This compromise situation has deep-rooted implications, causing the legislative arm to be ineffective in discharging its responsibilities, particularly in annual budgetary allocations and implementation.

Budget padding is the primary consequence of a compromised, friendly relationship between the executive and legislative arms of government. Budget padding may not be an illegal function of the legislature, as it has the right to adjust and approve the budget, but how it is done makes it morally wrong for the legislature to do it.

The legislature pads the funding for their so-called constituency projects, involving them in executions with many shady deals, thereby short-changing Nigerians. It is the prism to view the allegations of padding by Senator Abdu Ningi seriously. Why should the overseer be part of the implementation, as in the case of the constituency project?

Why should there be constituency projects at both state and national levels? Members of the national assembly are getting involved in the employment processes of the MDAs. All projects, implementations, and services are the functions of the executive.

Ningi made the allegation in his interview with the BBC Hausa service. He claimed that after the lawmakers hired a private auditor, they learned that N3 trillion had been added to the budget. Furthermore, he told the BBC Hausa. “For example, we had a budget of N28 trillion, but after our thorough checks, we discovered it was a budget of N25 trillion. How and where did we get the additional N3 trillion? What are we spending it for?”

The allegation became a pandora box opening in the public domain, a naked dance in a market square with dire consequences. After seeing the outcries in the upper chamber, Ningi, knowing the gravity of his allegations, developed cold feet, ceded, and tried to refute what was accredited to him to avoid sanction.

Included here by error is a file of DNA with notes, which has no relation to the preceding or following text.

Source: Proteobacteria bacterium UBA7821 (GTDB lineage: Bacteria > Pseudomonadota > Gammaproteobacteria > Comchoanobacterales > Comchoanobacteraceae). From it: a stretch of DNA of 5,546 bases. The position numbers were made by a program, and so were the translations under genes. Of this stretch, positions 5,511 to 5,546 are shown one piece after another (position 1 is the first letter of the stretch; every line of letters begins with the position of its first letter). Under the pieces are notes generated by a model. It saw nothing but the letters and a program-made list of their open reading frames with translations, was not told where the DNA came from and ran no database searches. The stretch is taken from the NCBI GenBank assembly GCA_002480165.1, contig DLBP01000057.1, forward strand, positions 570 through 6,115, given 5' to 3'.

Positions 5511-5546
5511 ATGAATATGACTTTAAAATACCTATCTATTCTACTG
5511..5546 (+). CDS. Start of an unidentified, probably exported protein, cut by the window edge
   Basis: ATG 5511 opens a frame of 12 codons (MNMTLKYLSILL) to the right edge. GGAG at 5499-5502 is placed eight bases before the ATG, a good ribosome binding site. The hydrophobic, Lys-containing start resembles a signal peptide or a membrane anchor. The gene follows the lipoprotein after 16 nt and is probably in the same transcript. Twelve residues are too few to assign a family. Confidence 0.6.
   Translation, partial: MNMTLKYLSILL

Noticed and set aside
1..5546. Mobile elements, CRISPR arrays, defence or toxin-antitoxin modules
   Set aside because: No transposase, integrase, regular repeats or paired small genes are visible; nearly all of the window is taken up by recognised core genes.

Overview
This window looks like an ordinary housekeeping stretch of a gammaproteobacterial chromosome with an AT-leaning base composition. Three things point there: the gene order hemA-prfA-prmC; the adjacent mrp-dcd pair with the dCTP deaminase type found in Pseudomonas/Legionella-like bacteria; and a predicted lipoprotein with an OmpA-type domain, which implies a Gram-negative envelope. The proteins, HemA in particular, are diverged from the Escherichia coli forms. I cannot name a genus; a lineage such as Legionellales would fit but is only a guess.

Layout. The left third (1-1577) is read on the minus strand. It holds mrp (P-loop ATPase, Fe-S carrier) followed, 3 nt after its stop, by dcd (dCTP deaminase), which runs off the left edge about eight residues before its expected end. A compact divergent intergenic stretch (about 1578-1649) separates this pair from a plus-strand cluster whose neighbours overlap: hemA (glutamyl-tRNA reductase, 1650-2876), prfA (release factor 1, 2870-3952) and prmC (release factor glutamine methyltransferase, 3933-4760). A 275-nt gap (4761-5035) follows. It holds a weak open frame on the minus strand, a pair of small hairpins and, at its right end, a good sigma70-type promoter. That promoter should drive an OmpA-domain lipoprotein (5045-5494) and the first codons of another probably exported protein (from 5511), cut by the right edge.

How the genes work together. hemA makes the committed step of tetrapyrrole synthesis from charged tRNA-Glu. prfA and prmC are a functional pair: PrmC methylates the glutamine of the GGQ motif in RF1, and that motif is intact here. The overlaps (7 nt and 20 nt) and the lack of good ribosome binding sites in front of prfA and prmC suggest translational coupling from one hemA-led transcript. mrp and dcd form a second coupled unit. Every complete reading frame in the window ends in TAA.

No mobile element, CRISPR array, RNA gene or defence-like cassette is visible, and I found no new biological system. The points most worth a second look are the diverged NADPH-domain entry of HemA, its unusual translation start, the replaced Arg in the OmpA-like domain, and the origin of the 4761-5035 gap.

“Let me concur with about 80 percent of the translation read out by Yayi. I have never said the budget was padded,” Ningi retorted at the red chamber. The senators were not impressed, and Ningi couldn’t escape the hammer as the three-month suspension was meted out to him. A senator suspended from the Senate cannot participate in oversight duties, committee meetings, or the plenary.

All his rights, including his salary and benefits, will be suspended. Until the suspension is removed, he cannot enter his office and is not expected to be present on the National Assembly grounds.

Ningi would have been a hero if he had diligently done his homework by proving his allegations instead of refuting them. Nevertheless, Ningi’s allegations cannot be swept under the carpet as there are traces of proof. Chief Olusegun Adeniyi, an ace journalist and author of many books, including his recent book, ‘Power, Politics, and Death,’ has brought overwhelming evidence to show many things wrong with the 2024 budget. In his recent article, “Ningi and the ‘Underground’ Budget.”